I’m wrapping the tail end up of a very dark period for my work. The subject matter – death – combined with news all around me and some really stupid b.s. forced me to question what I was doing. Was it work-related? Absolutely not. John, Phil, Steve (Jackson) and Company have treated me like gold. No, it was writing-related in that everyone around me started freaking out about “the lists.” Where did their book place? How many reviews did they get? Who’s selling better than they are? How many visits do they get? Who follows them back? Can they get a blurb from so-and-so?
I know this mood began in October because that’s when I mentally put myself in a deep place for a story I enjoyed writing, but didn’t want to write. It was painfully honest in a way that is so, so, so hard for me in my work. I normally leave the philosophy to the Kurt Vonneguts of the world, but down that rabbit hole I went for the sake of a story that made me cry.
It didn’t end there, however, because to get into this character’s head I had to think about my own mortality and what it meant. Add additional stories with death as a theme on top of that, and it nearly dampened my defiant spirit. As an artist, it simply means, I want my work to live on, to be enjoyed by others. But will it? Ah, that’s where my own lists came into play. Am I popular enough? Have I written enough? Am I accepted by my peers? And so on, and so forth, etc. Remember, I’ve been in marketing for many years, so I see past the b.s. I don’t call people on it, because to each his (or her) own, but running around worrying about all these things you can’t control is not only incredibly counterproductive, it’s damaging to one’s psyche.
This damage is what leads me to write this post today.
The publishing industry is in flux. It has always been ever-changing, unpredictable, and based on personal preference with a fair amount of relationship-building. There are cliques, yes, but there are also groups fans generate to support authors all by themselves. This is not the work portion of the publishing industry, this is the people segment. This is where these lists come from, because it’s no longer about writing a wonderful tale, it’s about what happens after-the-fact. The “list” is an author’s way of validating his or her work. It’s extrinsic rewards versus intrinsic and, to be brutal and blunt, this happens to every author because there will always be one more item on “the list” to measure ourselves by.
With me so far?
Hrmm… So what can we cross off our proverbial lists? We can nurture career opportunities and allow them to flourish, provided we err on the side of opportunistic and not ostrich, but you have to be on the lookout and know how to work with other people and not be an antagonistic jerk. (Although, I’m pretty sure the trolls I’ve come across probably wouldn’t remember me, because they’ve somehow taken it upon themselves to validate their work by putting other people down. Yes, there is a subset of jerks out there. And they can kiss my *ss. It’s hard enough being an author; there is no excuse for being a bully.)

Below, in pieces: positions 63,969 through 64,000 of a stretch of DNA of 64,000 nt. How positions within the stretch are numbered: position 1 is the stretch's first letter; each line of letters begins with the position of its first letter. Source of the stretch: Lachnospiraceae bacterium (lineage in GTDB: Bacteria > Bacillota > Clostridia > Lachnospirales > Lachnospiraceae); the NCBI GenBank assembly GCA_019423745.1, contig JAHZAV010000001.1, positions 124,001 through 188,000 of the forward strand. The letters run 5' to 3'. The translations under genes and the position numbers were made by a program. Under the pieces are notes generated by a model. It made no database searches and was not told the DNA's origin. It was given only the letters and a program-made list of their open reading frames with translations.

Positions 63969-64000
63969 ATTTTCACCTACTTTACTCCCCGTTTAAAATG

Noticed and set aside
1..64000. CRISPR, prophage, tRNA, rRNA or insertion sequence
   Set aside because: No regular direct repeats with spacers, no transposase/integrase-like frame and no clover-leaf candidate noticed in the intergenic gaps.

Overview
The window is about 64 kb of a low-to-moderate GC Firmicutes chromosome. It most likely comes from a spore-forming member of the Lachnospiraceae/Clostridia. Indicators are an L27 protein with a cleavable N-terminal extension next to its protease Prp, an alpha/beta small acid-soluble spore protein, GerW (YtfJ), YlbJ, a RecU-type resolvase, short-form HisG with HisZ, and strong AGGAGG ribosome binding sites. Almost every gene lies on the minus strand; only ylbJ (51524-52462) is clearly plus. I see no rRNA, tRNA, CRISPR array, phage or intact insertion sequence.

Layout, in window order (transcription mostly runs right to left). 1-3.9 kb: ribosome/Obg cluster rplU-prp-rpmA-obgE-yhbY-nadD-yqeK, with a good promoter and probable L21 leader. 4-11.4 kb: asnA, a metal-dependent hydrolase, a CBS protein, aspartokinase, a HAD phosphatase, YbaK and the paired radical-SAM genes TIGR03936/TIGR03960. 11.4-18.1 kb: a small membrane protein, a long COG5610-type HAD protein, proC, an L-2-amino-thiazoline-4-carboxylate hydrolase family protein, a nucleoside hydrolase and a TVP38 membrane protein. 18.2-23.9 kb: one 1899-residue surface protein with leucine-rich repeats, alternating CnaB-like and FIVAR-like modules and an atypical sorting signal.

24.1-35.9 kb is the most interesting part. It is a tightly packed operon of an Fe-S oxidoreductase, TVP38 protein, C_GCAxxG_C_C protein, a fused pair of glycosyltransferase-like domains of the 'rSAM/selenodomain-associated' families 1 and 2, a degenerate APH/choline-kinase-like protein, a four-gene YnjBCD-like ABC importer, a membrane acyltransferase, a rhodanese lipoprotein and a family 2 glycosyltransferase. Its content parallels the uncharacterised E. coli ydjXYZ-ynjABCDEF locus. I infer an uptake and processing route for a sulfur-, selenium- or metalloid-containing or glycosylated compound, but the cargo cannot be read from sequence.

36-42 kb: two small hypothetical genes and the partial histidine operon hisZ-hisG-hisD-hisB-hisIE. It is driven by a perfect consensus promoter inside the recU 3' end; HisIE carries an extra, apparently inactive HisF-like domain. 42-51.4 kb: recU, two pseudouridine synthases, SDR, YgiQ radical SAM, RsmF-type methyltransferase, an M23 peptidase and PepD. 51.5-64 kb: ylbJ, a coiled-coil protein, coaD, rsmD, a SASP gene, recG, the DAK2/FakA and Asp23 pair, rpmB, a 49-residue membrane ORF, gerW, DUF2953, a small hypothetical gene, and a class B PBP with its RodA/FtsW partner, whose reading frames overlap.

Can you guess what happens when the extrinsic rewards we seek do not meet or beat the intrinsic love and value we place on what we do? That, right there, is when the work is not enough. It happens to EVERYBODY.
Regardless of opportunity, though, there still needs to be a “Yes, I believe in your work.” on the other end of the line. Please, take the spirit of these points and don’t min-max the specific words used. There is ALWAYS an exception to every rule, but my point still stands. We can set the groundwork for success, but there are no guarantees.
With that very long-winded caveat, here are many things that are not within an author’s control.
- What most (not all) online and offline retailers like Amazon do to sell your books.
- The internet. SERIOUSLY.
- How many reviews you get.
- How much PR you’ll have.
- How many readers show up to your readings/signings.
- What the reviews state.
- How others are influenced by reviews.
- How well your book will sell.
- Finding an agent (or a good one) that wants to represent you.
- Getting paid what you’re worth.
- If you’ll get optioned or not.
- If, when your story has been optioned for a TV show/movie, that it ever gets made.
- What other authors think of you (or your stories).
- Getting paid on time. (Or at all.)
- Your competition. (If that even exists.)
- How many books you have to write before you can earn a living.
- What the next big “hit” will be.
So what is an author to do?
Take charge of the only thing we can control as creatives: the work itself. Leave the effing lists behind and let someone else worry about that. The more time we waste fretting about what someone will (or won’t) do, the less time we have to create.
- Mood: fiery
Caffeinated Beverages Consumed: Not done yet.
Work-Out Minutes Logged Yesterday: a walk
Yesterday’s Projects: Game, Editing, Fiction
In My Ears: Challenging the Empire from Final Fantasy VII
Game Last Played: Battle Nations (I HAZ A BATTLE RAPTOR ZOMG!)
Movie Last Viewed: Thor
Book Last Read: Leonardo Da Vinci’s Notebooks
Latest Artistic Project: Cross-stitch
Latest Release: Redwing’s Gambit for Bulldogs! the RPG